What Does It Mean to Have Polyps in the Bladder

What Does It Mean to Have Polyps in the Bladder?

Polyp Stages:

Stage 1 – Normal Size (no polyps)

Stage 2 – Small Polyp (1-2mm)

Stage 3 – Medium Polyp (3-4mm)

Stage 4 – Large Polyp (5-6mm)

The number of polyps increases with age. The average life span of a person is around 80 years.

A person will have between 10% and 20% of their body made up of polyps at any given time. If they live past 70 years, it’s likely that they’ll have 50-60% or more of their body made up of them.

Polyps can be benign or malignant. Bacterial polyps are harmless and do not cause problems.

They are the kind that grow out of control when there is an infection such as urinary tract infections (UTIs). Malignant polyps are cancerous tumors that may spread throughout your body and even into other organs like your brain, heart, bones, lungs or skin.

They may be the size of a pinhead or a small melon – and in some cases, larger than a softball. The average size of a large bladder tumor is around 2 inches in diameter, although there have been tumors that are the size of lemons or oranges.

Malignant tumors can grow back after treatment, so it’s a good idea to monitor them carefully. It’s rare for one to grow faster than 1 centimeter per month.

Rapid growth may be a sign of cancer that has spread to other parts of your body. If this happens, you will need medication or additional treatment to slow or stop the growth of the tumor. It’s important to see your doctor immediately if you notice anything unusual, such as pain or blood in your urine.

There are three types of bladder tumors:

Transitional cell carcinoma (80%) – Most bladder tumors are of this type. They begin in the lining of the bladder and may grow inward or spread to other parts of your body.

Squamous cell carcinoma (5%) – These tumors develop from squamous cells, which are flat cells that line the bladder.

Melanoma (rare) – Melanomas do not usually occur in the bladder, but if they do, they are almost always found in people who have had prolonged sun exposure. The good news is that they are very rare.

Other factors that may contribute to bladder cancer are smoking and being exposed to certain chemicals.

Bladder cancer is more common in men than women, and the older you are, the more likely you are to develop it. The average age of people with this condition is between 60 and 70.

It’s usually detected after the patient has symptoms such as blood in the urine, a persistent urge to urinate, or pain in the lower back or abdomen. A urine test and medical history will usually lead to a diagnosis. A urinalysis is usually performed to look for clues about the type of tumor you have. This is followed by imaging tests like an MRI or CT scan to examine the size and location of your tumor.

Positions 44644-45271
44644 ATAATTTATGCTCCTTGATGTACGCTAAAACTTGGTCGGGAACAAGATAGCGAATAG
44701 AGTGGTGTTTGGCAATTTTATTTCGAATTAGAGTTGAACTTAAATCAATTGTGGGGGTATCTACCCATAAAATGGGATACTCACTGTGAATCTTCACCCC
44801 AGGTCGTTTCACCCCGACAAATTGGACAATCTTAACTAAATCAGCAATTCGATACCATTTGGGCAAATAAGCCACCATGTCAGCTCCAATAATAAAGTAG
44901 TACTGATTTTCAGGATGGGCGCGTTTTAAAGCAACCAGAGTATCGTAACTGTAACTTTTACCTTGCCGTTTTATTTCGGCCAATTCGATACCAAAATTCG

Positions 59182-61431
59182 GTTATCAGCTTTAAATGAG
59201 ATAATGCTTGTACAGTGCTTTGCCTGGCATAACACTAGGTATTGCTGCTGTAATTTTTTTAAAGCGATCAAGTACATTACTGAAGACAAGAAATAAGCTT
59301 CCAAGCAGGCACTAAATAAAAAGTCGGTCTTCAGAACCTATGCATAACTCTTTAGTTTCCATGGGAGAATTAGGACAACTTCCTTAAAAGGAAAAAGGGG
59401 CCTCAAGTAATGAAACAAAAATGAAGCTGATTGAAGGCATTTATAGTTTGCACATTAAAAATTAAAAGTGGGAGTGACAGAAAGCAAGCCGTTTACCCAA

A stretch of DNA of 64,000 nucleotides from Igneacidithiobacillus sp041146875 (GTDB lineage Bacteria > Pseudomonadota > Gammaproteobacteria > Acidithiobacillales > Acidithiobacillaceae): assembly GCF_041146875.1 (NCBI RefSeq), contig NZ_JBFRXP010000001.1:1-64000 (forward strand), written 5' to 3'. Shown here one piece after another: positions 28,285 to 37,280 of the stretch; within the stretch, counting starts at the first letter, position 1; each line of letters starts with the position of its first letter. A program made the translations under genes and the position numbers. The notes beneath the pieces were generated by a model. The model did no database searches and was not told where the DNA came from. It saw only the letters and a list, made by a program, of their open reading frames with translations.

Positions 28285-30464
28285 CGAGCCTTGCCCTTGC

Once the cancer is localized to the bladder, there are three treatment options:

Surgery (Cystectomy) – This involves the removal of your entire bladder, along with any surrounding lymph nodes in your groin. After surgery, you will be fitted with a catheter (tube) that goes from your bladder out through your abdomen.

You will wear this catheter for the rest of your life to drain urine from your body. This is the most common treatment.

Radiation Therapy – In this procedure, a large machine aimed at your belly area uses high-energy X-rays to kill cancer cells and shrink tumors.

Chemotherapy (Systemic Therapy) – This involves taking anti-cancer drugs that travel through your bloodstream to kill cancer cells throughout your body. Chemotherapy may be recommended in some situations.

Other – Newer treatments are being researched, such as photodynamic therapy (PDT) and transurethral resection of the bladder (TURB). PDT involves injecting a photosensitizing drug into your bladder to make abnormal cells more susceptible to light energy.

A laser is applied to the surface of your bladder to kill cancer cells.

Sources & references used in this article:

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Prostatic‐type polyps of the lower urinary tract: three histogenetic types? by JKC Chan, TC Chow, MS Tsui – Histopathology, 1987 – Wiley Online Library

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Is gall-bladder polyp equivalent to cancer? An analysis of material from 1196 cholecystectomies-a comparison of the ultrasound and histopathological results by P Maciejewski, J Strzelczyk – Polish Journal of Surgery, 2014 – pdfs.semanticscholar.org

… resection and urothelial auto-augmentation cystoplasty: a simple method for bladder exstrophy–epispadias complex reconstruction in bladder plate polyposis by AM Kajbafzadeh, A Tourchi, N Sabetkish – Pediatric surgery international, 2014 – Springer